Jester’s Hat Anvil Cloud

January 15, 2011

Photographer: Christine Churchill
Summary Author: Christine Churchill; Jim Foster

The photo above shows an odd-shaped thunderhead illuminated by the setting Sun over the Mayacamas Mountains of northern California. On this November day conditions in the upper troposphere conspired to give the storm cloud the appearance of a jester’s hat. Flattening occurs when a storm’s growth is halted by a boundary layer most often the tropopause, which is the boundary between the troposphere and the stratosphere. The height of the tropopause varies from season to season. In the mid-latitudes and tropics, cloud tops may shoot up in excess of 60,000 feet (18,300 m) during midsummer. However, by late fall, when this photo was taken, the surface and lower atmosphere are considerably colder, and the tropopause is typically thousands of feet lower. Photo taken in November of 2009.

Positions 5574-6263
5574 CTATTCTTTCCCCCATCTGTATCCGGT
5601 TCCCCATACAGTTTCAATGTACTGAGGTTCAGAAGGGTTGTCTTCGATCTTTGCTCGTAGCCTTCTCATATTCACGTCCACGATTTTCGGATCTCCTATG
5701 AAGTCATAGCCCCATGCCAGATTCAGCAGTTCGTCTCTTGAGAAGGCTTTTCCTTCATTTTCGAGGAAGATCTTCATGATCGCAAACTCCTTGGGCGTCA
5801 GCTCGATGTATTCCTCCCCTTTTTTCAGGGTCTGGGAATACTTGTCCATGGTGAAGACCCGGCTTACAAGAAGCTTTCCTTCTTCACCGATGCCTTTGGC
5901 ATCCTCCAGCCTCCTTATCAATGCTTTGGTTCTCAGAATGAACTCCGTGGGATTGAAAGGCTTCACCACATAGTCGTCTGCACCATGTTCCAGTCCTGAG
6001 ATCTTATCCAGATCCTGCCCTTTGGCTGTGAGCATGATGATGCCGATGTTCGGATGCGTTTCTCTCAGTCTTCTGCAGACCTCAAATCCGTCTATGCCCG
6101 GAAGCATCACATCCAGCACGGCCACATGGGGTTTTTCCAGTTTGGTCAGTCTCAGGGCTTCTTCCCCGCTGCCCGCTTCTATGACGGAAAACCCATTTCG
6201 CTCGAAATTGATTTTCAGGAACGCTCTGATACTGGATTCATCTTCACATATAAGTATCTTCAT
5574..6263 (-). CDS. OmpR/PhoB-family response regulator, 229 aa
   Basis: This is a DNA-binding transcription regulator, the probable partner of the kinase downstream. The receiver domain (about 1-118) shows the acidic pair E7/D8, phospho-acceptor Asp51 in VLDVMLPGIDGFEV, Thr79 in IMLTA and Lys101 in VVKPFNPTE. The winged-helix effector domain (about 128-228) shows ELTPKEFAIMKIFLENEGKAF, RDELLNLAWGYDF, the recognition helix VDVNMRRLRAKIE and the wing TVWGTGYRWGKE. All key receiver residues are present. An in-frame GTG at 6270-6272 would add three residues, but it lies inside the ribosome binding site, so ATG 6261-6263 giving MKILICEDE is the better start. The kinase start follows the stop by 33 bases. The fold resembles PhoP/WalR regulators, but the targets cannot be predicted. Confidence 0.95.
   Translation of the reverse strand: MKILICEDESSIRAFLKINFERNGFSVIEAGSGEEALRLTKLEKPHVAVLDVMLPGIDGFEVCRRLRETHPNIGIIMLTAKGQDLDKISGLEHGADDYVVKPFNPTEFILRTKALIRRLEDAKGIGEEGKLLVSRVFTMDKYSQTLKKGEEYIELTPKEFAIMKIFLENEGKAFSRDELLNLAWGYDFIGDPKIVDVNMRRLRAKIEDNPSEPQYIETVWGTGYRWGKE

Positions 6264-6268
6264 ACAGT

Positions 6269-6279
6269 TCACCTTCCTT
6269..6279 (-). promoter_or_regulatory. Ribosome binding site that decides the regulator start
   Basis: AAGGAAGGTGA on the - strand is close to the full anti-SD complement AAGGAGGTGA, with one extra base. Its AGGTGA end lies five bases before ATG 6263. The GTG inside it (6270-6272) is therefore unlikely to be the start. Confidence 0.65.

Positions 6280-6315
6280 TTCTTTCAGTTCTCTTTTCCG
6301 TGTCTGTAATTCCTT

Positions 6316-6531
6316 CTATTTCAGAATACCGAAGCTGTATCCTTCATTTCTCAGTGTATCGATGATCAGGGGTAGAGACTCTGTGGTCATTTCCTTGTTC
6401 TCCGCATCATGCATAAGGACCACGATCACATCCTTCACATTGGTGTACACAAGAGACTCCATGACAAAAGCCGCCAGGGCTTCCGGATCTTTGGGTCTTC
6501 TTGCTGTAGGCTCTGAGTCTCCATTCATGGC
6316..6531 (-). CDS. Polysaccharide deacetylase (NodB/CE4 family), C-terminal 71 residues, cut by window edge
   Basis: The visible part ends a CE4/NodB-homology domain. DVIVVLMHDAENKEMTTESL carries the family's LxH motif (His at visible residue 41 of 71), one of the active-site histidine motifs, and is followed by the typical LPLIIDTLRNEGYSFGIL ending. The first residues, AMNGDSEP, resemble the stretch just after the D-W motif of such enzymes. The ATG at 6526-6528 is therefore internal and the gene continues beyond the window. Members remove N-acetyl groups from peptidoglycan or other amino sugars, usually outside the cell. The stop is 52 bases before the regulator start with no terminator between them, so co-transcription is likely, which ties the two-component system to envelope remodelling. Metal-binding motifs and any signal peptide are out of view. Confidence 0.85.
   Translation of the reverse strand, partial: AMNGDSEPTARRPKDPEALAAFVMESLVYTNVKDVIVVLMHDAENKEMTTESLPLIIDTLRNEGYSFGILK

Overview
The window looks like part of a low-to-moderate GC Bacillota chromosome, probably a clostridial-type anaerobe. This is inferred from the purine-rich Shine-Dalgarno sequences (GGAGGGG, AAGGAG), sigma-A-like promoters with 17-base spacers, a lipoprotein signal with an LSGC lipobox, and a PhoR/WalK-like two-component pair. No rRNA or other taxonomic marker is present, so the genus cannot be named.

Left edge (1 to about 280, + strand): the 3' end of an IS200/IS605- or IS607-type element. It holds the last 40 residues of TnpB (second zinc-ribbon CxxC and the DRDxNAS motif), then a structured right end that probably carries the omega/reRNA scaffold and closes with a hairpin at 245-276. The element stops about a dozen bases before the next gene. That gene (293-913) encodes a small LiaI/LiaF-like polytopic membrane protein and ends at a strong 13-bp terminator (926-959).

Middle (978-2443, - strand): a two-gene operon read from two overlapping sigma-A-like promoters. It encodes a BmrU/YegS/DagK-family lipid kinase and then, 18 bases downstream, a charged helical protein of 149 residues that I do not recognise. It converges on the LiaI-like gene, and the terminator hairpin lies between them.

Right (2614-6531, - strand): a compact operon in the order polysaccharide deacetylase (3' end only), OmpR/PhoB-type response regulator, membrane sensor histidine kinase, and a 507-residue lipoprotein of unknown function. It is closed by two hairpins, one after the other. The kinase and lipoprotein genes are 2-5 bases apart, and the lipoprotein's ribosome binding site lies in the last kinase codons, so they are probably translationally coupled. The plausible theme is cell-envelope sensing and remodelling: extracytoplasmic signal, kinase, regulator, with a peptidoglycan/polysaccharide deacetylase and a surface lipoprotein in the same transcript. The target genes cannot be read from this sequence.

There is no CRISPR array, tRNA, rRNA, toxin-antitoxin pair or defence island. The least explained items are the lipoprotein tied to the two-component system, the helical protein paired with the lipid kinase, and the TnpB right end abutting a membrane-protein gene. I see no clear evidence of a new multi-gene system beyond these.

Photo details: Camera Maker: SONY; Camera Model: DSLR-A100; Focal Length: 40.0mm (35mm equivalent: 60mm); Aperture: f/20.0; Exposure Time: 0.125 s (1/8); ISO equiv: 200; Exposure Bias: none; Metering Mode: Spot; Exposure: shutter priority (semi-auto); White Balance: Auto; Flash Fired: No (enforced); Orientation: Normal; Color Space: sRGB; GPS Coordinate: undefined, undefined.